what's in your garage?





Do you use your garage for vehicles, storage, or a combination of both? Have you ever thought about how much room a garage door repairman needs to perform needed repairs, especially in an emergency? If your door can not be opened from the outside and there is so much stuff inside that there is not a clear and wide walking path to the areas that need service, like tracks, springs and the opener, it won’t get repaired, at least not inexpensively, especially if your repairman has to make a return trip after the garage is made clear. Sometimes that is impossible, especially if the main door is the only access and cannot be raised from the outside.



No repair today!





We’ve seen it all, much worse than these photos. Many homeowners never think about what happens when they put too much stuff too close to the tracks that the door rolls on. When a wheel comes out of the track and the lifting cables become de-spooled, the door becomes inoperable, even manually. A repairman must have adequate access to the areas in need of attention, especially with his ladder. If he can’t get there, he can’t make the repair. We like to say that we can work a little magic, but not miracles.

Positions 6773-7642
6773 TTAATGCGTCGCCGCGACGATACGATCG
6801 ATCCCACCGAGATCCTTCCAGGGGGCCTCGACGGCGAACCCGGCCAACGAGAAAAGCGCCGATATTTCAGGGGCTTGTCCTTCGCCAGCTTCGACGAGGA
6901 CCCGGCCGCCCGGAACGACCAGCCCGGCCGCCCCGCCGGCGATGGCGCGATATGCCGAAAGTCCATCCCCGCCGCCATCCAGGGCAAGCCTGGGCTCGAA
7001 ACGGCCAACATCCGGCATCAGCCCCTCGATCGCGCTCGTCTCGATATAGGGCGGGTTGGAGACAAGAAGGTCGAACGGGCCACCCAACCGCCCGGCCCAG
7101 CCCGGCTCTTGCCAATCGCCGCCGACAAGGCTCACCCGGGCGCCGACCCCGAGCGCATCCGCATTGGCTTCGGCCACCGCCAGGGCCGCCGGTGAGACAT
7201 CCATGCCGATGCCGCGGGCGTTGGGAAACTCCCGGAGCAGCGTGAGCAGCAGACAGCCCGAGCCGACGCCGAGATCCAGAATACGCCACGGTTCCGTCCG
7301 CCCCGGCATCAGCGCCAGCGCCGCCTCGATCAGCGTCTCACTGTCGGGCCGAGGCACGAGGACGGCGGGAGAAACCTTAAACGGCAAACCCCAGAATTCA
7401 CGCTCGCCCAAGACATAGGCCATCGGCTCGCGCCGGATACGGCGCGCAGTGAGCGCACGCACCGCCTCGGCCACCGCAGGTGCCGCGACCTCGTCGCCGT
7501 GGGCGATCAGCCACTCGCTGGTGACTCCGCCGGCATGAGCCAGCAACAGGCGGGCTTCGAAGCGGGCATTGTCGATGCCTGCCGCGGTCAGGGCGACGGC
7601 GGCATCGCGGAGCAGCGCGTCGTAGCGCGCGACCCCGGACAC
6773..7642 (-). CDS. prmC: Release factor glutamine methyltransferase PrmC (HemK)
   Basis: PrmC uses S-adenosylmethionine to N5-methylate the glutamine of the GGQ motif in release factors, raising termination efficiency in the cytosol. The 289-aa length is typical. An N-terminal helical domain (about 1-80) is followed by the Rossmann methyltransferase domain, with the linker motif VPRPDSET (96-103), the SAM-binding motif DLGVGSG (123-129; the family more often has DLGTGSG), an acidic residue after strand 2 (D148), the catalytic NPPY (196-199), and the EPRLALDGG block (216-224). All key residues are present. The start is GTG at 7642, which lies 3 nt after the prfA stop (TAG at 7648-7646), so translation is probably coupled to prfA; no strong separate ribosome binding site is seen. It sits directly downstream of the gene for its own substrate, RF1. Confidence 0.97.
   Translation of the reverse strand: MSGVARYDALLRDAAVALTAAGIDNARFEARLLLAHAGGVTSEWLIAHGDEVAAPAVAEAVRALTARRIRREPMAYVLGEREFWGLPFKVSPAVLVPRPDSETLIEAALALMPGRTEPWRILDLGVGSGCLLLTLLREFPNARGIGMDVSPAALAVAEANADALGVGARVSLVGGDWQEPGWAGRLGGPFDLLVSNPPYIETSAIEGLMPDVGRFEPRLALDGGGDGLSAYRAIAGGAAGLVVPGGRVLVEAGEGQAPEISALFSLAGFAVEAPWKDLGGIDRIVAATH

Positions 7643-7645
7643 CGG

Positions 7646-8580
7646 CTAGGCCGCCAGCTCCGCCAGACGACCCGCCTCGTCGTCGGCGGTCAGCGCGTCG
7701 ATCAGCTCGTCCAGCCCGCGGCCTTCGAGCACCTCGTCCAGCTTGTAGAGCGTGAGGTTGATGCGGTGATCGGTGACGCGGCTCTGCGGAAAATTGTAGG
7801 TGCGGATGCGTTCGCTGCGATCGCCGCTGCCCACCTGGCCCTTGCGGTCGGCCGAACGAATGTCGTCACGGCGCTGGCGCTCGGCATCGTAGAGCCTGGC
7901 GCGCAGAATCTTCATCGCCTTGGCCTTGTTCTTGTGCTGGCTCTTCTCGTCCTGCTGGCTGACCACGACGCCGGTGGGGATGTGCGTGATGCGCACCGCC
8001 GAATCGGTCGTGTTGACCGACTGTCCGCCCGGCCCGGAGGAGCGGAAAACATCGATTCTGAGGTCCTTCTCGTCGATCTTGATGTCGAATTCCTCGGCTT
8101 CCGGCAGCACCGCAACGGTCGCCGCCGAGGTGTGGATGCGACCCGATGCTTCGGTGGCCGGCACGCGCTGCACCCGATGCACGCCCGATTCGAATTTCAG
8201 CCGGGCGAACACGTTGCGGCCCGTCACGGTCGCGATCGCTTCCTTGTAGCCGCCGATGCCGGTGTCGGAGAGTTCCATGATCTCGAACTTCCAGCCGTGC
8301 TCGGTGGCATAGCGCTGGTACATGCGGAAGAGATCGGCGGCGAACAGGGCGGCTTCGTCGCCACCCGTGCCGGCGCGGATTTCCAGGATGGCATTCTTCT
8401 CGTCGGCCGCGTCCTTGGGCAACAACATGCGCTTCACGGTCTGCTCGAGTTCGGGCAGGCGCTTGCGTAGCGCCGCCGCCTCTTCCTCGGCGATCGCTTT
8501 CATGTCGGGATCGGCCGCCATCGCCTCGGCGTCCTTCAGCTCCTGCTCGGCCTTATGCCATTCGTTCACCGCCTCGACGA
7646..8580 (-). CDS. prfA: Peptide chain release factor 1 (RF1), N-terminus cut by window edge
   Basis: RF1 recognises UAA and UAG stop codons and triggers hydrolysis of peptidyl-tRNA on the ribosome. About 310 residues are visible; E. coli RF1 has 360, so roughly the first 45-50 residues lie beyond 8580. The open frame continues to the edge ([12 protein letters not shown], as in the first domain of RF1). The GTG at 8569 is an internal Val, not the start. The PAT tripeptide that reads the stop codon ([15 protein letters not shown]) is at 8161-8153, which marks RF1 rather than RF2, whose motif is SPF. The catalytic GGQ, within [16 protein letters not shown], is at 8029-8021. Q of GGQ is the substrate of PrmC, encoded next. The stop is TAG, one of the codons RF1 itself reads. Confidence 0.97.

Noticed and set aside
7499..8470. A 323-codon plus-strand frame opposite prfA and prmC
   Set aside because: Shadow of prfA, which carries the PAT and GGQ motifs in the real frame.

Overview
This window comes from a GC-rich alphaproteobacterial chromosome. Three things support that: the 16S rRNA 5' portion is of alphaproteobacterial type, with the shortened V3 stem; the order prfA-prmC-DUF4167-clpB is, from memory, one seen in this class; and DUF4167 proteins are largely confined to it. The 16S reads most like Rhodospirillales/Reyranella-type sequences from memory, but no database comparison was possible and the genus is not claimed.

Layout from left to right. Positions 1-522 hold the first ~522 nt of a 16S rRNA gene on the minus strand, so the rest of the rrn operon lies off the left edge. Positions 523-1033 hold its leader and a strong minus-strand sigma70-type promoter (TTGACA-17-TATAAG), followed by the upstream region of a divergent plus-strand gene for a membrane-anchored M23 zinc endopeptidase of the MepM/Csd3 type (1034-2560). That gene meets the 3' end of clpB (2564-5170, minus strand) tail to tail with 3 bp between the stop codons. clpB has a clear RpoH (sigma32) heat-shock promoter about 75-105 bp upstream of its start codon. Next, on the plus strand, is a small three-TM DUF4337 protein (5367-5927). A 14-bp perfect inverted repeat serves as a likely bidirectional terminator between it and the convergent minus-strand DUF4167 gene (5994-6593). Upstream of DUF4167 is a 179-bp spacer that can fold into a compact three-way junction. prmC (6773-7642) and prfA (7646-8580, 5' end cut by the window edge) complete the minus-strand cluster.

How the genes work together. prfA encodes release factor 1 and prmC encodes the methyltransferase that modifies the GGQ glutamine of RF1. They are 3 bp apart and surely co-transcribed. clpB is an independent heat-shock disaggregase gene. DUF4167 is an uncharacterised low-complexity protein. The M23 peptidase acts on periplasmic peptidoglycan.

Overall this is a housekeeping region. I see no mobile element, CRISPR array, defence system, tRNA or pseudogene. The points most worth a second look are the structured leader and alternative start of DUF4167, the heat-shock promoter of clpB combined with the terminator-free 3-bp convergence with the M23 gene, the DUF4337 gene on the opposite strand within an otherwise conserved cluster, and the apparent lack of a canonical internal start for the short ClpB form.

And what’s in front of your exterior side entrance door? Got stuff in front of it? Too many times people block those all important emergency exit doors. Keep your stuff far enough away to allow for your door to swing fully open.​



Limited access but doable.





How much room is needed?





Well, if you cannot walk to the area needing repair and a 6’ step ladder (not a stool) cannot be set on the floor in that area, it cannot be repaired. We like to use the following guidelines for proper access:

1. If the sectioned roll-up door is closed, nothing can be on the floor within 3’ feet of the bottom of the door along its entire length, in other words, between the vertical tracks. We need to be able to walk freely from one side of the door to the other.

2. Enough room for the feet of a 6’ step ladder either under or directly adjacent to the overhead tracks along their entire length, such that the repairman does not have to lean over the edge of his ladder for access to the tracks, rollers and rear track braces at the ceiling. Anything stored between the outer walls and the tracks is okay so long as it does not protrude beyond the tracks by more than a foot.

3. A 4 foot wide walking path directly under and evenly split by (2 feet on each side) the opener rail. This path must be clear from the door to 14 feet into the garage so that a 6 foot step ladder can be stood under the entire length of the opener.



Good access to all areas.